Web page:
Brent had a slight British accent, not befitting someone from Nebraska, but supposedly such a dialect was a requirement to join the Dark Wizards Guild. Kyle just nodded.

“Fair enough. Ours is a guttural language.”

And with that Kyle slid some of the pancakes onto a different plate with just the wave of his hand, feat of magical prowess he normally didn’t process, but hey, he was still just a little drunk. They ate pancakes together in silence for a while, Brent reading the morning paper, and Kyle desperately trying to keep his plate balanced on the end of the broom. Even with being an old pro though, he got syrup over approximately 30% of the kitchen, but since that was still a better number than the last time he tried using the toilet, Kyle counted it as a victory.

Finally breakfast ended though, with all the plates put away and the syrup removed—cleaning spells were among the least complicated and only required one goat sacrifice, and everybody had at least three or four of those hanging around. (Of course, this would only necessitate another goat sacrifice to clean up the remains of the first one. And so on and so on in what experts from the Iowa Institute of Magical Practice and Theory—Kyle and Brent’s shared alma mater, Go Iguanas!—called the Goat Cycle Paradox. They were even rumors of a restaurant in Midtown that had been continuously sacrificing goats since 1973, though that turned out just to be a Greek place. In practice the spell would generally stop working after the third goat and a 24 hour waiting period was needed before trying again.)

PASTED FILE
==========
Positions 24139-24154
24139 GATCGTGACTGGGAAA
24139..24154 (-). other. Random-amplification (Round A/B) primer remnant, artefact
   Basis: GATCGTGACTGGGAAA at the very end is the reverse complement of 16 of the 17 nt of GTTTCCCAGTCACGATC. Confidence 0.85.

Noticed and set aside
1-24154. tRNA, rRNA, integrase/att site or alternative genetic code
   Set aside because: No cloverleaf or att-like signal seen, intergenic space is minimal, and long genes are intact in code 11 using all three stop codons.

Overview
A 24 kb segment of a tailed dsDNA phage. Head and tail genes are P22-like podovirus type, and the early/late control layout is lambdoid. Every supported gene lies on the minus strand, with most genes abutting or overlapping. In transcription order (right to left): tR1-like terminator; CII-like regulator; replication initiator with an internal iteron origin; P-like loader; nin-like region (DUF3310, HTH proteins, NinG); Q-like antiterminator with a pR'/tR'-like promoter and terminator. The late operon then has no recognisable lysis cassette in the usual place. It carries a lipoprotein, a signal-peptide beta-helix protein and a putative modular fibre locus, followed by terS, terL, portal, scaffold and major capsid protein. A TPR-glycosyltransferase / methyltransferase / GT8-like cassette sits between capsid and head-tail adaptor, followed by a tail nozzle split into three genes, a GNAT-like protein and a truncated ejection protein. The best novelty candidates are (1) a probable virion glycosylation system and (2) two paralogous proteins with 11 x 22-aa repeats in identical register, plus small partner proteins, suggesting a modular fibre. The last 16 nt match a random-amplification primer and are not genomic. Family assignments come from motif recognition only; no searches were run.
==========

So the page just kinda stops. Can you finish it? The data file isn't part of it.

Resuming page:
But Kyle and Brent just left the goat entrails for the cat, who was chewing on some large intestine when Brent spoke up again.

“Now that that’s over with, can we taking about you going back to your security blanket?”

“It’s not a blanket, it’s a broom. Unless you’re talking about the Robe of Protection I wear sometimes at night, which, okay, maybe security blanket is a fair way to describe it.”

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While I Was Working #54: Cool as Icing

“Are you sure this is a good idea? I mean are you absolutely sure this is what you should be doing?”

That’s Mike, trying to be the voice of reason. How cute. But he’s such a wet blanket that firemen use him to put out fires sometimes. And I mean that literally and figuratively, because I used to be a real pyro growing up. His amazing damp powers may have saved me from jail, or at the very least, from a serious talking to from our preschool teacher about where I had come across an industrial welding torch. (eBay, duh.)

But he’s dead wrong tonight because the only fire I’ll be producing tonight is the white hot flames of desire in Alexa’s heart. Let’s just call it a little bit of heartburn, know what I’m saying? Of course by heart I mean her downstairs lady parts. High five!